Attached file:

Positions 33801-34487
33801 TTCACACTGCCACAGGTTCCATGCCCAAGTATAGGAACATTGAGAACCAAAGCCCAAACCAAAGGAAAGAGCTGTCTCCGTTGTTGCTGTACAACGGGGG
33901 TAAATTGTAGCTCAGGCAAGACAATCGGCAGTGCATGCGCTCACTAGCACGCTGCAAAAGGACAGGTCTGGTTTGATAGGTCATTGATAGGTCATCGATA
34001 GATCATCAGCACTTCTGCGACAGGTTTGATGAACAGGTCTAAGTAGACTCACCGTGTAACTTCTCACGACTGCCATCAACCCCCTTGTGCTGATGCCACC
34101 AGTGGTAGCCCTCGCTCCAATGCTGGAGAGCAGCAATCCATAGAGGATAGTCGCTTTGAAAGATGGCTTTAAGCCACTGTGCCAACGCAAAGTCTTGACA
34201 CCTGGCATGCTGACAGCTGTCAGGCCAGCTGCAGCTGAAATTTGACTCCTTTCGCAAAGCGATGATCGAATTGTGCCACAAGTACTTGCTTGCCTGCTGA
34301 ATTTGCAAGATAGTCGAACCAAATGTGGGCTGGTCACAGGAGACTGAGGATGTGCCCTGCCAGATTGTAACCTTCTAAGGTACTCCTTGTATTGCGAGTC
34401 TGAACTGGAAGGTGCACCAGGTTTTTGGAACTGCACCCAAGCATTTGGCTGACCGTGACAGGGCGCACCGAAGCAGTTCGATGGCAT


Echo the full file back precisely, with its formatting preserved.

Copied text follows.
Positions 33801-34487
33801 TTCACACTGCCACAGGTTCCATGCCCAAGTATAGGAACATTGAGAACCAAAGCCCAAACCAAAGGAAAGAGCTGTCTCCGTTGTTGCTGTACAACGGGGG
33901 TAAATTGTAGCTCAGGCAAGACAATCGGCAGTGCATGCGCTCACTAGCACGCTGCAAAAGGACAGGTCTGGTTTGATAGGTCATTGATAGGTCATCGATA
34001 GATCATCAGCACTTCTGCGACAGGTTTGATGAACAGGTCTAAGTAGACTCACCGTGTAACTTCTCACGACTGCCATCAACCCCCTTGTGCTGATGCCACC
34101 AGTGGTAGCCCTCGCTCCAATGCTGGAGAGCAGCAATCCATAGAGGATAGTCGCTTTGAAAGATGGCTTTAAGCCACTGTGCCAACGCAAAGTCTTGACA
34201 CCTGGCATGCTGACAGCTGTCAGGCCAGCTGCAGCTGAAATTTGACTCCTTTCGCAAAGCGATGATCGAATTGTGCCACAAGTACTTGCTTGCCTGCTGA
34301 ATTTGCAAGATAGTCGAACCAAATGTGGGCTGGTCACAGGAGACTGAGGATGTGCCCTGCCAGATTGTAACCTTCTAAGGTACTCCTTGTATTGCGAGTC
34401 TGAACTGGAAGGTGCACCAGGTTTTTGGAACTGCACCCAAGCATTTGGCTGACCGTGACAGGGCGCACCGAAGCAGTTCGATGGCAT